But sometimes the white list fails. You may need more than one owner to have a whitelist. Or you may need to manage many overlapping whitelists. For these cases, we have hierarchical role contracts.

Advanced complex method - rbac.sol

We have developed rbac.sol to provide the same multi-user functions as modern sharing systems.

1. Some roles are just address groups.

2. Group membership can only be modified by members of some administrator roles.

3. You can create new roles at run time.

4. Role membership can be verified.

At the lower level, we use the bytes32 parameter selected by the user to identify the role. Typically, these are recognizable short strings, but you can also use encrypted values or addresses.

The role itself is a set of member addresses and identifiers for the admin role. Interestingly, we don't need to store the role's identifier in its own structure.

struct Role

bytes32 adminRoleId;

mapping (address =》 bool) members;

There are two ways to add a new role and verify that the role exists:

function roleExists(bytes32 _roleId) public view returns(bool);

function addRole(bytes32 _roleId, bytes32 _adminRoleId) public;

And the functions of managing members are the same, except that relevant roles must be specified now:

function isMember(address _member, bytes32 _roleId) public view returns(bool);

function addMember(address _member, bytes32 _roleId) public;

function removeMember(address _member, bytes32 _roleId) public;

Addmember and removemember will succeed only if the caller belongs to the administrator role of the role we want to add members to.

Addrole succeeds only if the caller belongs to a role that will manage the created role.

These simple rules will allow you to create a hierarchy of roles that can then be used to implement complex multi-user platforms with different permission levels or regions.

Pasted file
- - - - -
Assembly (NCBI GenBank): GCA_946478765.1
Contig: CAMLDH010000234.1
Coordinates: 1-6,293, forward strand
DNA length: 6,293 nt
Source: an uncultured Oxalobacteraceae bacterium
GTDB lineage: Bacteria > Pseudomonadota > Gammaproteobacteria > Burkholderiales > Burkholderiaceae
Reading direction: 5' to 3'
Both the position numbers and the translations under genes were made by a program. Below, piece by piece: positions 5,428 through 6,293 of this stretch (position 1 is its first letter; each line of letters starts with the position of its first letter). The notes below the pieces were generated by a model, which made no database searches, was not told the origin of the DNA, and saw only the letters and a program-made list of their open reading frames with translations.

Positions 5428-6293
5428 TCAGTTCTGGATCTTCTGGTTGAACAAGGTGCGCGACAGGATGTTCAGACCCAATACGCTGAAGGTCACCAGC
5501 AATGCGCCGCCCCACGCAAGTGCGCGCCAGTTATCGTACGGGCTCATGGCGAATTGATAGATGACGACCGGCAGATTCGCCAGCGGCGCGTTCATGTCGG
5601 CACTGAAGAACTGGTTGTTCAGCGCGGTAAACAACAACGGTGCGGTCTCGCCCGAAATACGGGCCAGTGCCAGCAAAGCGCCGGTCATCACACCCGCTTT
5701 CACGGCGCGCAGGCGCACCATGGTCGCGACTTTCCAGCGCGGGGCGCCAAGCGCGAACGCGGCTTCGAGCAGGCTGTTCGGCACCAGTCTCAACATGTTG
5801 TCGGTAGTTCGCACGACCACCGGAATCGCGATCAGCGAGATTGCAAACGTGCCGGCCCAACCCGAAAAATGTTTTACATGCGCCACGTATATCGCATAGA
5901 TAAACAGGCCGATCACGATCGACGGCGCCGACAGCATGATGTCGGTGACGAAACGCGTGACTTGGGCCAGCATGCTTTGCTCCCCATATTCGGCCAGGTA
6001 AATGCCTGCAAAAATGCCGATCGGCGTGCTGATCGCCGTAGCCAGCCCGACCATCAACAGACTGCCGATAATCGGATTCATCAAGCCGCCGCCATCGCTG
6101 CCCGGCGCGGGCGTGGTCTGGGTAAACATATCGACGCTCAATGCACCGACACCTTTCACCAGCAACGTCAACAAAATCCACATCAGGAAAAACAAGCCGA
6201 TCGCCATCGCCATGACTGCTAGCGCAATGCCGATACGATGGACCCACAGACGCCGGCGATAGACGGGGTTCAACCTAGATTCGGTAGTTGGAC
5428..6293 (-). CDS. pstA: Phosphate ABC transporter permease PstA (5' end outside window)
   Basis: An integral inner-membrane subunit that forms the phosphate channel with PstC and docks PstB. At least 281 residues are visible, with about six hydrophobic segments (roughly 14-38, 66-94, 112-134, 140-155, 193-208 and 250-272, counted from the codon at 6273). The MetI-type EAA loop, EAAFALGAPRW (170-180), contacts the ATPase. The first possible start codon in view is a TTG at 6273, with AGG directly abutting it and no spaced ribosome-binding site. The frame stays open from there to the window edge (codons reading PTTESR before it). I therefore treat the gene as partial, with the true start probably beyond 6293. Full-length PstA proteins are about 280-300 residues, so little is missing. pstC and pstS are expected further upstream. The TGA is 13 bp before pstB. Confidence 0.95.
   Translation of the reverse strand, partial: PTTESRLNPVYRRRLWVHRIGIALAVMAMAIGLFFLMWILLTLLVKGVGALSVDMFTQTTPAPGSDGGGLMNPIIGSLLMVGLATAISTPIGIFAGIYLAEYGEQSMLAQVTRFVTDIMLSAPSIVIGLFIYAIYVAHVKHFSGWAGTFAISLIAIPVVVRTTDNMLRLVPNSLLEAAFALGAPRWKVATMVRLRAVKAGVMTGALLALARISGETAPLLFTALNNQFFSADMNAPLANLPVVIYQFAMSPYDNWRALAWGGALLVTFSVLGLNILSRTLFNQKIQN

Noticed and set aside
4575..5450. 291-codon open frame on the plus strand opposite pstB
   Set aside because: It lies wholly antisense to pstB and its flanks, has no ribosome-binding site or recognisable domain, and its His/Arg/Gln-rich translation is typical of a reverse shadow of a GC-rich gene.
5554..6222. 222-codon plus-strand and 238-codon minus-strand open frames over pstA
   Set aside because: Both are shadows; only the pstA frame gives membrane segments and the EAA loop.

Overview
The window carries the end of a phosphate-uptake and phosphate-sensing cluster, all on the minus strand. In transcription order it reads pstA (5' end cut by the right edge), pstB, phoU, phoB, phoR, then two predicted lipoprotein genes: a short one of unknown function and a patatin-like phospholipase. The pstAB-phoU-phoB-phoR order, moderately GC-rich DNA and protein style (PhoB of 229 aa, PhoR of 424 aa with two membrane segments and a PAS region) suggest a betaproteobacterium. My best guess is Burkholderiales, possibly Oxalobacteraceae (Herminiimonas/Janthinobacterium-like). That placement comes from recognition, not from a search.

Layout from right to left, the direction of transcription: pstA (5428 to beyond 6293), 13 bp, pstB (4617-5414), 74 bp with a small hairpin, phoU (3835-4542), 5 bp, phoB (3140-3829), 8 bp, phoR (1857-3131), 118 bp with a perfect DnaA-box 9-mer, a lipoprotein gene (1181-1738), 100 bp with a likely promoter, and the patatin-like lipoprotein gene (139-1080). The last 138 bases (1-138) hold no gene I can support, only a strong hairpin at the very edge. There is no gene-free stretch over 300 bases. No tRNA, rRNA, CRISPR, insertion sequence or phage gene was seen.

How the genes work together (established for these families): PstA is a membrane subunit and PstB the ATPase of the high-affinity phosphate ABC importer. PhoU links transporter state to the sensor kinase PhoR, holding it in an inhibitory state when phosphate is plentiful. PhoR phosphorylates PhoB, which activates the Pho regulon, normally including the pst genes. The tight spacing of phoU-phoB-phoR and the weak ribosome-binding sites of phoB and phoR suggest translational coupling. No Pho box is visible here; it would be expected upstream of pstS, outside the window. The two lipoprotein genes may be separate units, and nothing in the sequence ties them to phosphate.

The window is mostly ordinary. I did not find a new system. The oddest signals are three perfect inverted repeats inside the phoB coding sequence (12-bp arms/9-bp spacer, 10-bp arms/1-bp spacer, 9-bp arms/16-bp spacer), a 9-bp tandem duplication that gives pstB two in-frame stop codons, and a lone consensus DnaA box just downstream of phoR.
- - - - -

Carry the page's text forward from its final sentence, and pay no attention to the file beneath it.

Advanced learning

In order to go further into the rabbit hole, I suggest starting with the problem of openzeppelin. Their code base is no different from ours, and even if we choose to adopt other methods, you will find that most design decisions are thoroughly reasoned. Their use of roles in contracts such as erc20mintable is a good example, which can replace whitelist.

Another resource for the brave is the aragonos ACL contract. At a glance, they decided to go further:

function hasPermission(address who, address where, bytes32 what,

bytes how) public view returns (bool);

For the examples in our own @ hq20 / contracts package, we use the three levels of access control described in this article, so you should also be aware of this.

Conclusion

For the implementation of smart contract, it is best to realize only the required complexity without any complexity. There are three different levels of complexity in licensing:

·Single user

·User group

·Hierarchy of user groups

You can use ownable.sol for systems that are allowed by a single user. You can use @ openzeppelin / roles.sol or @ hq20 / whitelist.sol for systems that require users with permissions in the group. For systems that require a group hierarchy, we have successfully used @ hq20 / rbac.sol in the past.

You will have your own requirements and need to weigh the trade-offs. Understanding the design decisions behind each implementation will enable you to use existing contracts or modify them for your own use.